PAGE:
The Internet has revolutionized our lives. Everything from shopping and studying to tracing family histories is easier than ever. An entire world of information and purchases await at our fingertips.
As technology evolves, the Internet evolves with it. Once upon a time, we needed an advanced computer and a dial-up modem just to get online, with long waits and slow loading par for the course. However, mobile devices have changed the playing field entirely in the past ten years. Now, we can answer almost any question at any time, any place.
Mobile technology has also brought another remarkable change to consumers, streamlining the search process further: personal voice assistants.
Voice search delivers the most convenient browsing experience so far. Rather than having to actually input their query by typing with a keyboard or tapping letters on a screen, searchers have the ability to request information simply by speaking into their device.
The technology has caught on, in a big way. According to Google’s CEO, Sundar Pichai, voice search accounts for 20 percent of queries on their mobile apps and Android products. Apple’s Siri, on the other hand, is said to receive around one billion requests each week.
However, anyone with an interest in search marketing is bound to ask what personal voice assistants like Siri, Amazon Alexa, and Cortana mean for the future. Will this technology lead to significant shifts in the way consumers search for information, and how can businesses adapt?
The Direct Approach To Search
In the past, SEO has involved the use of a broad range of terms to appeal to the biggest scope of potential customers, refined by locations. Brands using common keywords like “red hats” and “blue jeans” have had to make their presence known using geographical information. “Red hats Phoenix” and “blue jeans Boston” would still lead to a wider net of results, but helps to target individual consumers more.
Voice search depends on such specificity, requiring brands to target the individual searcher’s unique line of questioning. More and more consumers are performing longer search requests, starting their queries with “what”, “how”, “what”, and “who”.
To keep up with this change, brands and digital advertisers must keep their keywords updated. Optimization must tie-in with the most common questions, providing browsers with the most efficient response. For example, a potential buyer search for a product is likely to ask “where can I buy an Xbox?” or “how far is Boston from Chicago?”.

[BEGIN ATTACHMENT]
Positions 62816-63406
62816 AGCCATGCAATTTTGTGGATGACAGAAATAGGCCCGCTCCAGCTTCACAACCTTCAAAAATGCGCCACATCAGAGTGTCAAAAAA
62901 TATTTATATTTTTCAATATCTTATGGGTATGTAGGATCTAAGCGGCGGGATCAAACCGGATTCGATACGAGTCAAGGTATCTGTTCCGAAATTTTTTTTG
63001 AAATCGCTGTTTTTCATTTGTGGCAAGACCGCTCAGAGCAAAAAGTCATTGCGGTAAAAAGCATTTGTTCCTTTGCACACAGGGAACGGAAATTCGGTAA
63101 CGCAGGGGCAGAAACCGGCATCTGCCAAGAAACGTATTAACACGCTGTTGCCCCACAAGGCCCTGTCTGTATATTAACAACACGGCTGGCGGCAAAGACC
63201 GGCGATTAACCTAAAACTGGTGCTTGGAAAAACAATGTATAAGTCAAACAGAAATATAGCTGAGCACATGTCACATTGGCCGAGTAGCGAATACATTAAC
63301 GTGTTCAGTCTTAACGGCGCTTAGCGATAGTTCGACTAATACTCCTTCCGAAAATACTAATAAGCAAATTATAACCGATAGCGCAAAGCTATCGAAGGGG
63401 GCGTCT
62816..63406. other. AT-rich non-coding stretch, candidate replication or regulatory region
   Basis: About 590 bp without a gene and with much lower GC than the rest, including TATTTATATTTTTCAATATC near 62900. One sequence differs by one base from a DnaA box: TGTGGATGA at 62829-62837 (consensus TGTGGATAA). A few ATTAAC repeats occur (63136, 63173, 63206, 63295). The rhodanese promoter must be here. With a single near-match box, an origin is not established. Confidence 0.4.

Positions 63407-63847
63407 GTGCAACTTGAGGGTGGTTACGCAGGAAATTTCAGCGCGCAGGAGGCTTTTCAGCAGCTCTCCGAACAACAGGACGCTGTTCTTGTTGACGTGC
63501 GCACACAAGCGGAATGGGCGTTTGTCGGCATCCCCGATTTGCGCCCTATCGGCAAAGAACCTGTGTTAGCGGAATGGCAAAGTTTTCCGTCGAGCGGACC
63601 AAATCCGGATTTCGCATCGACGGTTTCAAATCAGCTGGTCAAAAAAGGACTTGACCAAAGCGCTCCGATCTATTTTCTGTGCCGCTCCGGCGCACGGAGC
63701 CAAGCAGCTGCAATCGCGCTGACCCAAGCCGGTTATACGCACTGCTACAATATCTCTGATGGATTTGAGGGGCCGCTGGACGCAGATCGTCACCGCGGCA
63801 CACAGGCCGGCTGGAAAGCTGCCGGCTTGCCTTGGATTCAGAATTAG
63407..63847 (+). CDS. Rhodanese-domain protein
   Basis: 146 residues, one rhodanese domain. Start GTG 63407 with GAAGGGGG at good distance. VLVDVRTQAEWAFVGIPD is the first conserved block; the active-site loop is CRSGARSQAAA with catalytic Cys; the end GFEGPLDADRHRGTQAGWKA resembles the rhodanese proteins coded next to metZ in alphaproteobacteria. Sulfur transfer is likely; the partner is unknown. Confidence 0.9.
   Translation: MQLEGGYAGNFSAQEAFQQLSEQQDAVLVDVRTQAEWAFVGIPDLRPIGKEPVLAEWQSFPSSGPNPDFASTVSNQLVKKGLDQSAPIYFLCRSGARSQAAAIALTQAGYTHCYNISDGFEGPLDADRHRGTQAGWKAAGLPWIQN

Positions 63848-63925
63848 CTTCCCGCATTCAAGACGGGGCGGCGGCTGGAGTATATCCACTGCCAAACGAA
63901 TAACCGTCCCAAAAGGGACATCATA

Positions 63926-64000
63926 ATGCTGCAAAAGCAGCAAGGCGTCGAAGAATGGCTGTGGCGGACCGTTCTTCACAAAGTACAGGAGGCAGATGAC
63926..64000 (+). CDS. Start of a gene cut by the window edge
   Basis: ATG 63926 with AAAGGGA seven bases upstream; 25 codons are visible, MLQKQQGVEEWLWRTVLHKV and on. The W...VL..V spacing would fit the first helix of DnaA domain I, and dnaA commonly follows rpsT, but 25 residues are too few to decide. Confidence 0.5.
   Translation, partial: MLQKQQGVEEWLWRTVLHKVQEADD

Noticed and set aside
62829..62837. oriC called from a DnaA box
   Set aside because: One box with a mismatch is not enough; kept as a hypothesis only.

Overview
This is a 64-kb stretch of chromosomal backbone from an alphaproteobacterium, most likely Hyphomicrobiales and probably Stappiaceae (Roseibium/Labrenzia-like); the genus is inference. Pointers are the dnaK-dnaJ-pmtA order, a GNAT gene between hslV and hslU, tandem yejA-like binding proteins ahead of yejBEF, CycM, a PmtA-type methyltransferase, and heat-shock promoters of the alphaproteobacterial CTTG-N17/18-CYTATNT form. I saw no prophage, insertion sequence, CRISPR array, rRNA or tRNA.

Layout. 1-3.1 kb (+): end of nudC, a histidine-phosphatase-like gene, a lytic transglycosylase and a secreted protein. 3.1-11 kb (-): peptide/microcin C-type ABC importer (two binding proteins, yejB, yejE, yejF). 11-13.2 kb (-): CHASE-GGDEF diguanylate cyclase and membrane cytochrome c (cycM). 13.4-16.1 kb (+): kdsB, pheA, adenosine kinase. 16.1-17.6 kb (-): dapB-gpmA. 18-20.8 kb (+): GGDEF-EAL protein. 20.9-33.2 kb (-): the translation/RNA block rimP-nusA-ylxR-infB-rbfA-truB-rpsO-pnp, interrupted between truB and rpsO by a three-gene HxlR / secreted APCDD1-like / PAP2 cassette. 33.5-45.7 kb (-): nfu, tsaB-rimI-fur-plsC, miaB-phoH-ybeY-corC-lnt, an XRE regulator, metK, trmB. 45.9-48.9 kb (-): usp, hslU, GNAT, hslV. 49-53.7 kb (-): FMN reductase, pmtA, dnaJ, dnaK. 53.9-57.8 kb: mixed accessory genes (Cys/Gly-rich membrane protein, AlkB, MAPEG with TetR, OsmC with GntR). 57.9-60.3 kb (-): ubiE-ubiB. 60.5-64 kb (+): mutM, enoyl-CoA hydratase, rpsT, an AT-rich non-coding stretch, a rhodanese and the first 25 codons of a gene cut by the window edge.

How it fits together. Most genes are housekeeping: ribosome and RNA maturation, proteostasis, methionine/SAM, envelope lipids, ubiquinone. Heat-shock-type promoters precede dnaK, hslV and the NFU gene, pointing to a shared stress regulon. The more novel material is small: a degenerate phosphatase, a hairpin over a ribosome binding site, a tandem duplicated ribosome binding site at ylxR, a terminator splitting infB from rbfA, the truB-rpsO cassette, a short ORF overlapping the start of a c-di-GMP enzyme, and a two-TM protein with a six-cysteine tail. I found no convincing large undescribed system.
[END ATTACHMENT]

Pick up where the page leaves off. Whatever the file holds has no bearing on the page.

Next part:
Any site providing an answer to either of these questions has to predict users’ activities. Personal voice assistants need to be able to provide a direct answer to specific questions, which also puts brands in a position to convert visitors. Any user asking where they can find a specific item will be more likely to make a purchase if they are led directly to a landing page featuring the product.
As personal voice assistants continue to become bigger, brands of all sizes should refine their SEO techniques to account for these shifts.
Search Terms Must Be More Conversational
As more people use virtual assistants and voice search, brands and businesses should use more conversational terms. This is most effective in local search, with users likely to ask their assistant “where’s the nearest baker’s?” rather than “bakers Manhattan”.
While repeating keywords won’t go away any time soon, sites looking to target voice search should ensure they clearly cover their location and services. Writing content in a more conversational tone, keeping natural speaking patterns in mind, is vital.
With local searches, people want to know how they can access specific products or services immediately. Businesses need to keep their contact details updated, and incorporate such phrases as “where can I find XXXX in XXXX?” and “what is the best XXXX in XXXX?” into their on-page content, blogs, and social media accounts.
Voice Search Will Integrate With Wearable Tech
As wearable tech becomes a more affordable option for consumers, the convenience voice search offers is a perfect match. Being able to conduct searches by simply speaking into your watch (for example) removes even more effort from the process. Simply raising a wrist rather than taking a phone from a pocket saves time and effort.
As slight as this difference appears, it matters to consumers. While concerns have been raised about the potential invasion of privacy posed by this technology, it is in manufacturers’ best interests to ensure maximum satisfaction. Problems will be addressed over time, and systems will likely adapt to consumers’ demands.
Moving from text input to voice search has been a gradual transition so far, and it will continue to be so as it takes on greater prominence in daily life. A personal voice assistant plugs us directly into the internet, making it far easier and efficient to answer our questions and find potential purchases.
By targeting content to match the requirements of voice-searchers, brands can ensure they adapt and continue to compete.
Kyle McManus is a freelance writer based in the UK. This article was prepared on behalf of Nett Solutions.